New Caledonia’s regional neighbors have dismissed the referendum result. The Melanesian Spearhead Group – representing Papua New Guinea, the Solomons, Vanuatu and Fiji – said in a statement it agreed the results were “null and void due to the ‘non-participation’ of the indigenous people of Kanaky.”
The Pacific Islands Forum – a wider regional grouping that includes Melanesian, Polynesian and Micronesian states as well as Australia and New Zealand – said the boycott needed to be taken “into the contextual consideration and analysis of the result” and that “civic participation was an integral component of any democracy and critical to the interpretation and implications of Sunday’s poll.”
Canberra and Wellington seem to be merging into this diplomatic rebuff – on Australia’s part no doubt because after this year’s submarine debacle, it has no influence with Macron.
The Kanak parties said although Paris now wanted to begin an 18-month consultation process about the constitutional future, they would talk until a new French administration is formed after next year’s elections.
With Macron now fighting for re-election from the center against the right and far-right, it seems unlikely that electoral considerations will allow much flexibility in thinking about New Caledonia’s future. Only Jean-Luc Melenchon, the left-wing outside chance in the presidential race, has declared the result invalid.
“By pushing through the referendum, Macron made a serious error and returned the territory to the rifts of the late 1980s,” Melenchon said. “We are now in what is being considered a conflict zone by the Anglo-Saxon alliance of New Zealanders, Americans and Australians.
“If the French government thought it could get rid of a problem by being more present and quicker in the Cold War it wants to have with China, it made a big mistake.”
Meanwhile, those worried about an independent Kanaky becoming a Chinese foothold could do well to study what kind of independence is being proposed by the Kanaks.
Chauchat, the law professor in Noumea, is close to the Union Calédonienne. The model it is leaning to, he says, is the “free association” link of the Cook Islands to New Zealand, whereby Wellington looks after the islands’ defense and conducts its foreign policy in consultation with the Cook Islands government.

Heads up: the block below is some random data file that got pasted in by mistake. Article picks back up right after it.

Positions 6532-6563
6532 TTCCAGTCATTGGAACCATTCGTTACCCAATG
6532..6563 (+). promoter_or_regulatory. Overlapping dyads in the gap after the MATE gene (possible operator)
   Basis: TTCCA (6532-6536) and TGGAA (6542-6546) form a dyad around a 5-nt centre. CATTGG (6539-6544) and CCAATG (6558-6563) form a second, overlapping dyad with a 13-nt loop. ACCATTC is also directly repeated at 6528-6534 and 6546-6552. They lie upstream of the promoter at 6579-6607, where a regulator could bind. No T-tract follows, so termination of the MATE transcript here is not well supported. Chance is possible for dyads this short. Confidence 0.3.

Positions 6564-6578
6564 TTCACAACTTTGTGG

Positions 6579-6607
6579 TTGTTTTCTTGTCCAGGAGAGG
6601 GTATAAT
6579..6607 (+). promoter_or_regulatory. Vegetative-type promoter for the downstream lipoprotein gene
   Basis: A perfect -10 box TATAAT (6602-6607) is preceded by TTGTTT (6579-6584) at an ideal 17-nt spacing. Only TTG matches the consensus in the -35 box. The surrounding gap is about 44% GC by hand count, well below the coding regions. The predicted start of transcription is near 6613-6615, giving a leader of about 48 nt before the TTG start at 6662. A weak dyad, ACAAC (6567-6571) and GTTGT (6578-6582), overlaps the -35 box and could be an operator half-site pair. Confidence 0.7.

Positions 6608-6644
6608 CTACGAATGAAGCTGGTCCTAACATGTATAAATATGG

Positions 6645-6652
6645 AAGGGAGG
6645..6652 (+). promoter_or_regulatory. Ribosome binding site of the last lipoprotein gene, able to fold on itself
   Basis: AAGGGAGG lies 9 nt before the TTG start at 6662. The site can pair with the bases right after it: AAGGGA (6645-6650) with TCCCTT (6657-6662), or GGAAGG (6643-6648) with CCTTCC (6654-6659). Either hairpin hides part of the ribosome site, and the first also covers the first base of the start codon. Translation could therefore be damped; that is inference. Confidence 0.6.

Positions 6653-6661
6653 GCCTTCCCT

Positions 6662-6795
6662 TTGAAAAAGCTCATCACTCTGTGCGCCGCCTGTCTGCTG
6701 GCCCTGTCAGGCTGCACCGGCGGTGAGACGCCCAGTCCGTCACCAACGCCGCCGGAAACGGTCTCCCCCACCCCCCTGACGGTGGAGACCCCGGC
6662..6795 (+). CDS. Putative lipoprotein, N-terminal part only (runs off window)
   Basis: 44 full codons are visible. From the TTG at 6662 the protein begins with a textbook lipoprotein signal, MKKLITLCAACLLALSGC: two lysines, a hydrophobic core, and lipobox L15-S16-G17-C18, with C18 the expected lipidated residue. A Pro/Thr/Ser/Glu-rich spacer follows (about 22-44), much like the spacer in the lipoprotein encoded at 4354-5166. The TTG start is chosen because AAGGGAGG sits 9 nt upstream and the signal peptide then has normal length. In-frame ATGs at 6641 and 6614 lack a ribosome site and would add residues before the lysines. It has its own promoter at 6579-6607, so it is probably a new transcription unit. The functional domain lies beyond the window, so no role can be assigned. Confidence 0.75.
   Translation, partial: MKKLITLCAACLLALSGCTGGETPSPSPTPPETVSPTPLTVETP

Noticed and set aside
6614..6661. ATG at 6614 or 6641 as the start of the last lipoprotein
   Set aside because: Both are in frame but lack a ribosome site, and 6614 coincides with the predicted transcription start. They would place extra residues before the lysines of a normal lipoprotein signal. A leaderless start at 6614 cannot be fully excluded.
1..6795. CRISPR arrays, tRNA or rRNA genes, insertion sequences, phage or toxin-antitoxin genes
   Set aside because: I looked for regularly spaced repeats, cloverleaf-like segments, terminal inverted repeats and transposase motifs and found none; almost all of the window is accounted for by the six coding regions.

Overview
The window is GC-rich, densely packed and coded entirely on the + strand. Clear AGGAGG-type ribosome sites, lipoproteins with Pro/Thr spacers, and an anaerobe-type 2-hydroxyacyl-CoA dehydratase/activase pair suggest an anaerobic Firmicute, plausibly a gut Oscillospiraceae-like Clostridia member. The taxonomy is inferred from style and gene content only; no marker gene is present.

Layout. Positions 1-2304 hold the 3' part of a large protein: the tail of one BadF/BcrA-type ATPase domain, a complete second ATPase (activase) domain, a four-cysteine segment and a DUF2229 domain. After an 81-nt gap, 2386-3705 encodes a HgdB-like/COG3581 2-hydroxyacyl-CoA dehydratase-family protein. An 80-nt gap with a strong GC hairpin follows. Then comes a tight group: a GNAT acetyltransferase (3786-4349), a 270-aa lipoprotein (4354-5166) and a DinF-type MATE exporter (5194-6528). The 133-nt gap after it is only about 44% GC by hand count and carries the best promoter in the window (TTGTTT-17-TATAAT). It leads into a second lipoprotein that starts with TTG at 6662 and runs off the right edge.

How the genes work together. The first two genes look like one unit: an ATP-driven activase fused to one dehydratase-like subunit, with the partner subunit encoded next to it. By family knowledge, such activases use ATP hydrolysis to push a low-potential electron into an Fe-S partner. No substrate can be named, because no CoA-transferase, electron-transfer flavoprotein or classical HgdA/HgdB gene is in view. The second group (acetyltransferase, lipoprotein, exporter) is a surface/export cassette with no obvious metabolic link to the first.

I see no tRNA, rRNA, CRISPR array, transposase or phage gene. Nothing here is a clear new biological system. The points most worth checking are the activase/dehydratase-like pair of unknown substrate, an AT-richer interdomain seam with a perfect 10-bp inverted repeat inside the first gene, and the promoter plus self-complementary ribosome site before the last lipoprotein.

Partnerships or associations
The small nation has a membership of many international agencies, though not a UN seat. Other small Pacific states, like Palau, have free association pacts with the United States that do allow a UN vote.
Muckle, in Wellington, said another Kanak party, UNI-Palika, had in its manifesto the idea of a partnership or association with France.
“They have sought to discuss in advance of the final referendum what that might look like in more detail, but Paris and ‘loyalists’ have actively refused to engage, suggesting that such discussions could only take place after a vote for independence and that nothing can be discussed until then,” Muckle said.
“Their concern, I think, is that any fleshed-out ideas on independence-in-association might make a ‘yes’ vote more attractive. However, that is not at all how independence-association agreements elsewhere in the Pacific have been conducted. There’s not, however, a great deal of public awareness in New Caledonia about those other examples.”
Maclellan, the commentator in Australia, predicts a long goodbye to the French military presence in the region, whatever the status of New Caledonia. Even after the bitter Algerian war that ended with independence in 1962, he points out, France gained the right to keep a number of bases and conducted 13 nuclear tests before moving its program to Polynesia.
The rich nickel resources of New Caledonia, often cited as prized by the Chinese for the electric-vehicle era, have already been flowing to China since 2016, when a smelter in Townsville, Australia, went broke.
The then loyalist-run New Caledonia administration authorized ore exports, opposed by Kanak parties, who wanted to boost the territory’s smelting capacity and export metal instead.